WOW – these masters of Ethics and personal integrity!

  19. EarthBornIcarus says:

    This is amusing. I escaped from a scient(horror)ology-off shoot group started by one of Hubbards “clears”. I had access to some very disturbing videotape of Hubbard, and it still shocks and amazes me that people are so easily caught by the bizarre sci-fi tale that he uses to lure people “up the levels” to 0t3 etc. I guess they have done a good job hiding the crazy last bits, until the poor dupe is so brain-washed already that he/she can accept just about anything.

    What is really sad is that all that extreme effort and energy could have been used to create a truly good idea for helping people get “clear” about life when they are confused.

    Go, little psychopathic narcissists, go.

  20. tanner says:

    really? no comments?

  21. censor says:

    for epic win, digg this!

  22. Mr. Gunn says:

    Before everyone gets all excited, read the comments on the forum. They’re saying that there’s a list of things he plagiarized from, but this probably wasn’t it.

  23. LadyD says:

    I can’t confirm what I am about to write. However I was told by a woman years ago, that she knew for afact that Scientology was created one drunken night when LRON and some of his scifi writer friends started discussing “If science fiction had a religion what would it be like.”

    Interesting thought,huh. Maybe some of you have heard this,maybe not.

    I am always fasinated by anything how easy it is for people to follow.
    Wonder how many Scientologist are in key gov’t posotions.

  24. arttoys says:

    I thought it was L. Ron Hubbard.

  25. Songe says:

    Give the guy some credit.

  26. arkizzle says:

    #1 I tried posting almost the exact same comment on this for about 1/2 an hour on and off..

    I’ve gotten a persistent “server dropped connection” on the ‘dynamic.boingboing.net/cgi-bin/mt/mt-comments.cgi’ page for certain topics over the last week or so..

    So, everyone who made any sort of clever comment on ANY thread over the last week.. I thought of it first! ;p

  27. arkizzle says:

    #3

    Also from the forum comments:

    “” The English-language term “Scientology” originated neither with Hubbard nor Nordenholz, but with philologist Allen Upward, who coined the term in 1907 to ridicule pseudoscientific theories. “”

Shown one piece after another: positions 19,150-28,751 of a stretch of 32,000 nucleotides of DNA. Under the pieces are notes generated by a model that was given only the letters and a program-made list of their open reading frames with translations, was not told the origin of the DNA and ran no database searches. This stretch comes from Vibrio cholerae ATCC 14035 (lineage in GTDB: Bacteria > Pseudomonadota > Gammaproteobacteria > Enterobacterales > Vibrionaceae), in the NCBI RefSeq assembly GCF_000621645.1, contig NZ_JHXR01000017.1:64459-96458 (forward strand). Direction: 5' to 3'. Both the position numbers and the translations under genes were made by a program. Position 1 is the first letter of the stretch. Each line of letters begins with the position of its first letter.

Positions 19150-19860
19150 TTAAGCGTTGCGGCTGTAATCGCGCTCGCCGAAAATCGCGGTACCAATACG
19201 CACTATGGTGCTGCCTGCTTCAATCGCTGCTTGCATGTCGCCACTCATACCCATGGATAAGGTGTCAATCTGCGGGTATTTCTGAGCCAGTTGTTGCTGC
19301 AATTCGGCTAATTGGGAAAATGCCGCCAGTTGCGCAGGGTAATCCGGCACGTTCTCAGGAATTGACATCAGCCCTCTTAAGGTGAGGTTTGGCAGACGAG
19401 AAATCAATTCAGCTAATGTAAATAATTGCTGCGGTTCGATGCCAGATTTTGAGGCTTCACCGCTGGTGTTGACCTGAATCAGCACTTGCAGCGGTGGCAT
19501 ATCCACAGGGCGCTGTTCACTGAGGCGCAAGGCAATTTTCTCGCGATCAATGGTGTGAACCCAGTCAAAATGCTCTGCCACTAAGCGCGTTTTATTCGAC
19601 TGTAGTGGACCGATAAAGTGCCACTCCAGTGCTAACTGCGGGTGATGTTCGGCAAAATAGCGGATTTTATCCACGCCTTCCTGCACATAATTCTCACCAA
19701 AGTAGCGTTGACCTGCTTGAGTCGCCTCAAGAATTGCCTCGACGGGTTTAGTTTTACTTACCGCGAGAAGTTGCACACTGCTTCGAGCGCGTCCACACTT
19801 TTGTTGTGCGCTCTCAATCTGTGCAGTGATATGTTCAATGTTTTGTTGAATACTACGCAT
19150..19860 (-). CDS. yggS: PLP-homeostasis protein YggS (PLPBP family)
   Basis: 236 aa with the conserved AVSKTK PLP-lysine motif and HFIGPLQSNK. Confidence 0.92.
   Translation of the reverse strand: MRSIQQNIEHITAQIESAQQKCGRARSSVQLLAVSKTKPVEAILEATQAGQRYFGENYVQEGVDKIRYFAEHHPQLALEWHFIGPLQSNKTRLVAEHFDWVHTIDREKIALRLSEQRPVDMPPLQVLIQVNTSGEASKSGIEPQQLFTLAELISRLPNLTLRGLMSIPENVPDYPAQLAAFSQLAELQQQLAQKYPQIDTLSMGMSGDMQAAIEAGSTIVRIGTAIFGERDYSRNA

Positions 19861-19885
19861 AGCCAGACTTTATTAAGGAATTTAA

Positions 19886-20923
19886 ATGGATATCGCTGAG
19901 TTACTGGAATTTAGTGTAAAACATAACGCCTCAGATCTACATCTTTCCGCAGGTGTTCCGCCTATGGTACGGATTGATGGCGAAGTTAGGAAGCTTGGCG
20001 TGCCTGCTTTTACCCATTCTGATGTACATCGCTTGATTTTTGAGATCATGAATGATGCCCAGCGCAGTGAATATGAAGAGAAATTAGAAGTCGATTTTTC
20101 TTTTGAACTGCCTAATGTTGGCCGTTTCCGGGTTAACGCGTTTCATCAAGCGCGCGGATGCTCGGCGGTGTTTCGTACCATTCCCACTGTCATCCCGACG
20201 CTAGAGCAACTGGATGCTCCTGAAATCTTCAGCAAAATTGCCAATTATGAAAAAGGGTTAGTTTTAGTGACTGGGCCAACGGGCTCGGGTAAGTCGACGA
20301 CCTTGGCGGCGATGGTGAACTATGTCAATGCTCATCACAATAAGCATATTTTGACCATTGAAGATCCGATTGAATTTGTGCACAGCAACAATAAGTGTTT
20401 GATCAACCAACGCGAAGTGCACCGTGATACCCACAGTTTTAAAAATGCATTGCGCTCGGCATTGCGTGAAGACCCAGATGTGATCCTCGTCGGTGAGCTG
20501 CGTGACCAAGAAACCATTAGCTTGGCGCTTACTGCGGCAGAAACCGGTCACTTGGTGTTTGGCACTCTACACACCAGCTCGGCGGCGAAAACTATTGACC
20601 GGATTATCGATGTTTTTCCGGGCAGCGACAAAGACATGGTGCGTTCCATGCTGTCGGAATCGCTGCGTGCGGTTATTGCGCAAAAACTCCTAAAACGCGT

28. Jeff says:

    Going through Boing Boing posting withdrawl….need to post now…

    So, how come it’s taken so long for someone to clue into this example of Creative unCommons plagerism…?

  29. Sensoz says:

    Nice, Boingboing linking to Enturbulation. Our revolution is getting recognition!

  30. Anonymous says:

    My dear Wormwood;
    Regarding your Scientology assignment, here is all you need to know – use it wisely.

    The only thing wrong with Scientology is Scientology (the church organization) and Ron’s own violation of the auditor’s code (which he authored) on the OT-II and OT-III levels by giving people “canned material” to run.
    The processes of OT-II & OT-III (minus the evaluative materials) are quite legitimate; the Xenu story came from LRH’s case dub-in during auditing sessions he did while under the influence of “pinks and blues” coupled with quarts of rum.

    When you understand all this, nothing more needs to be said.

    Your Affectionate Uncle,
    Screwtape

  31. notime4 says:

    Hubbard SUXS. I knew an old lady who gave away everything to SScientology and ended up cleaning toilets on the cult’s yacht (probably have many yachts now). She was a innocent enough person – perhaps a little naive and certainly at first caught up in the heady race to go “Clear”. When she was too old to do anymore work and she had no money left, no one cared that she fled the cult. She ended up living in subsidized housing and on her old-age pension. She lost her house and all material comforts – but I think the saddest part was she lost her kids b/c they wouldn’t become part of the cult and they both died before her. (she was a friend of family member, which is why I know the bones of this story, I’m sure there is even more pathetic, sad details I don’t know).

    Someone said Cruise is the most powerful person in Hollywood right now. He controls a studio and has at his disposal what amounts to a small fascist state. BOYCOTT ALL CRUISE RELATED FILMS. Only the lack of money-making projects will bring him down. If people think SScientology won’t be using Hollywood to promote their agenda – then they deserve to end up cleaning Cruise’s toilets. FUCH Scientology.

  32. andyhavens says:

    Or you can find 1 of 43 copies the book at a library near you:

    http://www.worldcat.org/oclc/2518944&referer=brief_results

  33. BarbJacome says:

    This story is typical of the stupid stories which anti-Scientologists try to sell to people who don’t know any better. Even a beginning Scientologist who had read one Scientology book could see what Nordenholz wrote in 1934 is nothing like the workable, immediately applicable philosophy L. Ron Hubbard wrote in Scientology. This nonsense will only work to dupe non-Scientologists. Who, if they prefer to think for themselves, will read a book by L. Ron Hubbard and decide on their own.
    Or at least look at http://www.scientology.org.
    Barbara Jacome, Manhattan

  34. arbitraryaardvark says:

    What’s the copyright status of the 1934 german book? Public domain? Any copyleft translations out there?

  35. Joel Johnson says:

    Hey guys, we had some comment issues earlier that were causing stuff to get caught in the pipe. Should be working better now. (Obviously, since you can see comments!) Sorry about that!

  36. BarbJacome says:

    This story is typical of the stupid stories which anti-Scientologists try to sell to people who don’t know any better. Even a beginning Scientologist who had read one Scientology book could see what Nordenholz wrote in 1934 is nothing like the workable, immediately applicable philosophy L. Ron Hubbard wrote in Scientology. This nonsense will only work to dupe non-Scientologists. Who, if they prefer to think for themselves, will read a book by L. Ron Hubbard and decide on their own.
    Barbara Jacome, Manhattan